Repair surgery can be performed by right coronary artery reimplantation, or using a graft for this coronary. On reimplantation, the artery is moved to its proximal portion and anastomosed to the right aortic sinus. However, in these cases, the coronary artery proximal segment, which is compressed between the aorta and pulmonary trunk, can present intimal hyperplasia, thus favoring thrombosis and the occurrence of local atherosclerosis [5,6].

The choice of surgical procedure was the use of right internal thoracic artery (RITA) grafted into the right coronary artery just after its emergence in the pathway between the aorta and pulmonary trunk, with ligation of proximal vessel.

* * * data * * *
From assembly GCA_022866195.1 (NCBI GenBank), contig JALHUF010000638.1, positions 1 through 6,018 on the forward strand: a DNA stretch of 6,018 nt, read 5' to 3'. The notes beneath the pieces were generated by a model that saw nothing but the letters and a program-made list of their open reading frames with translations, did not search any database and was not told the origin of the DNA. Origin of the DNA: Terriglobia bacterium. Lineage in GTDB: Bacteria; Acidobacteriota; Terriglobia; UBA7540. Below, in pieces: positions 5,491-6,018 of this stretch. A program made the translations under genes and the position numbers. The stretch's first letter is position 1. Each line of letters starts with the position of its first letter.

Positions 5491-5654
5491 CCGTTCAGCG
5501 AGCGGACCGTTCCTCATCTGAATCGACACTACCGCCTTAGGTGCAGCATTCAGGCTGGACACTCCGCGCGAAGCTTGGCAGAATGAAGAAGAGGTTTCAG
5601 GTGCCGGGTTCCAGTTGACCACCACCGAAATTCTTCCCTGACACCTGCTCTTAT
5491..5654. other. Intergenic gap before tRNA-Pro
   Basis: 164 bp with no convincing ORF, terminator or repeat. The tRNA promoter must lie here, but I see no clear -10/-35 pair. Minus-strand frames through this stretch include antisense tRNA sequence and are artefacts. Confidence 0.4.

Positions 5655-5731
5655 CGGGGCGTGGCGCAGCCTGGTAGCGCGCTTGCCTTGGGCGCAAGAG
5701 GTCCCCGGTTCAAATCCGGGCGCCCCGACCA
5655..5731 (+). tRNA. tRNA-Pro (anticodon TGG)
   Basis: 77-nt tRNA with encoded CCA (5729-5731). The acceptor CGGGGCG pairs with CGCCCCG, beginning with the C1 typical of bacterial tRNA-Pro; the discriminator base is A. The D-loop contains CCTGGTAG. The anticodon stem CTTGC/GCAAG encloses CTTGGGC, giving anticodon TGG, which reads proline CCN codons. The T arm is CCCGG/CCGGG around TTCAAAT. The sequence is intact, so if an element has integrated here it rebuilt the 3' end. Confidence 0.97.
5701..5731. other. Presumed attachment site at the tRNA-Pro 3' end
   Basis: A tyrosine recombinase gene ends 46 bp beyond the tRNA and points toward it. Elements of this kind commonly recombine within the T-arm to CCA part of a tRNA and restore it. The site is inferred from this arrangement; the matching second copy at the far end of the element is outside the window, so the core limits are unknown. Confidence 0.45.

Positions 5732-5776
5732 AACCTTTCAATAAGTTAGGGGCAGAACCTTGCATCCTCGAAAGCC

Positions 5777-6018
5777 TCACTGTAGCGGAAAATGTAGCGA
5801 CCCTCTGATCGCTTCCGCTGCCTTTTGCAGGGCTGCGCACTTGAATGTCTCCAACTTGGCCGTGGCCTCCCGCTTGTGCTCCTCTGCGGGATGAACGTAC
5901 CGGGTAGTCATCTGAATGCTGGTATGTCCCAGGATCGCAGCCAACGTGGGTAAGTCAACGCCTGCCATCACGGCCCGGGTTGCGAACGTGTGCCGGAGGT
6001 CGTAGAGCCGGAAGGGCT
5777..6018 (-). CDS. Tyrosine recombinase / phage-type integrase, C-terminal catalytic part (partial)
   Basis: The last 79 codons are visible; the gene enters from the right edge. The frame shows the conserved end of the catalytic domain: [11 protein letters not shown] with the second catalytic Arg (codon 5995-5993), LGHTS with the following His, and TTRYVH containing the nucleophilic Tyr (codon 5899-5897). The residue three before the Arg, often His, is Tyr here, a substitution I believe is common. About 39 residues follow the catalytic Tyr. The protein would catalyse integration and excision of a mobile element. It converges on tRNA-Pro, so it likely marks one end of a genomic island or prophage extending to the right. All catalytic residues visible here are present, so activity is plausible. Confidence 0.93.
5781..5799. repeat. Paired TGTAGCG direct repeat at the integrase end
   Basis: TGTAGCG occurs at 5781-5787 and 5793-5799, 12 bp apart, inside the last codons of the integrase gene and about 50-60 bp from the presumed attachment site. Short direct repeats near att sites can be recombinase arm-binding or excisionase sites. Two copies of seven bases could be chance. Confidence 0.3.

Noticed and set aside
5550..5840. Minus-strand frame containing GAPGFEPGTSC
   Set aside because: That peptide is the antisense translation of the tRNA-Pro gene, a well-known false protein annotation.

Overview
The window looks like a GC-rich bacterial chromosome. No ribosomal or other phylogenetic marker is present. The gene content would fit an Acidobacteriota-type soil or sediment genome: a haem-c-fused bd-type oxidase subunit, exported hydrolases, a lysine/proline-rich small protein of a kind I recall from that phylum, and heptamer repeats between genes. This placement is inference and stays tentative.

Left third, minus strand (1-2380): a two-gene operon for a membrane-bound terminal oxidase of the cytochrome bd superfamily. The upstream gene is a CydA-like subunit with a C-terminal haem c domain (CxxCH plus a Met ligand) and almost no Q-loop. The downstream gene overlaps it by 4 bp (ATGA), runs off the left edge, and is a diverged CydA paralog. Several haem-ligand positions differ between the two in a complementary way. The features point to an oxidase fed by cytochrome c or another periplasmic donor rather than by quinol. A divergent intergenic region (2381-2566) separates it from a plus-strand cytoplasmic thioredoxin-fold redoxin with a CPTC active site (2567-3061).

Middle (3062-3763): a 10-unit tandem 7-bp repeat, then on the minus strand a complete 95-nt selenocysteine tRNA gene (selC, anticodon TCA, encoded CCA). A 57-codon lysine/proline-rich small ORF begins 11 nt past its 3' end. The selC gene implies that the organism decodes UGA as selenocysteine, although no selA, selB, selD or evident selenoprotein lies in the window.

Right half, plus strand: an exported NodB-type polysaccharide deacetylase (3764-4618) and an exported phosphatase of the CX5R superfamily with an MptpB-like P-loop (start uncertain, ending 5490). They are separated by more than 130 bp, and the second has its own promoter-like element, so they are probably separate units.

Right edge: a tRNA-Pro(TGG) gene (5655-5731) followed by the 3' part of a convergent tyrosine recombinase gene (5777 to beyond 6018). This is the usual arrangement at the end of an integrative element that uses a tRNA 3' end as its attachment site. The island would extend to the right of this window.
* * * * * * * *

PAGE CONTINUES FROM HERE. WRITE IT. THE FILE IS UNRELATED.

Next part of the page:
In the anomalous origin of the right coronary artery from left aortic sinus, with a route between the aorta and pulmonary trunk, surgical anastomosis of right internal thoracic artery to the anomalous origin of the vessel and proximal ligation can be considered as a safe and easily reproducible technical option.

Article receive on Saturday, May 19, 2007

CCBY All scientific articles published at are licensed under a Creative Commons license


All rights reserved 2017 / © 2022 Brazilian Society of Cardiovascular Surgery DEVELOPMENT BY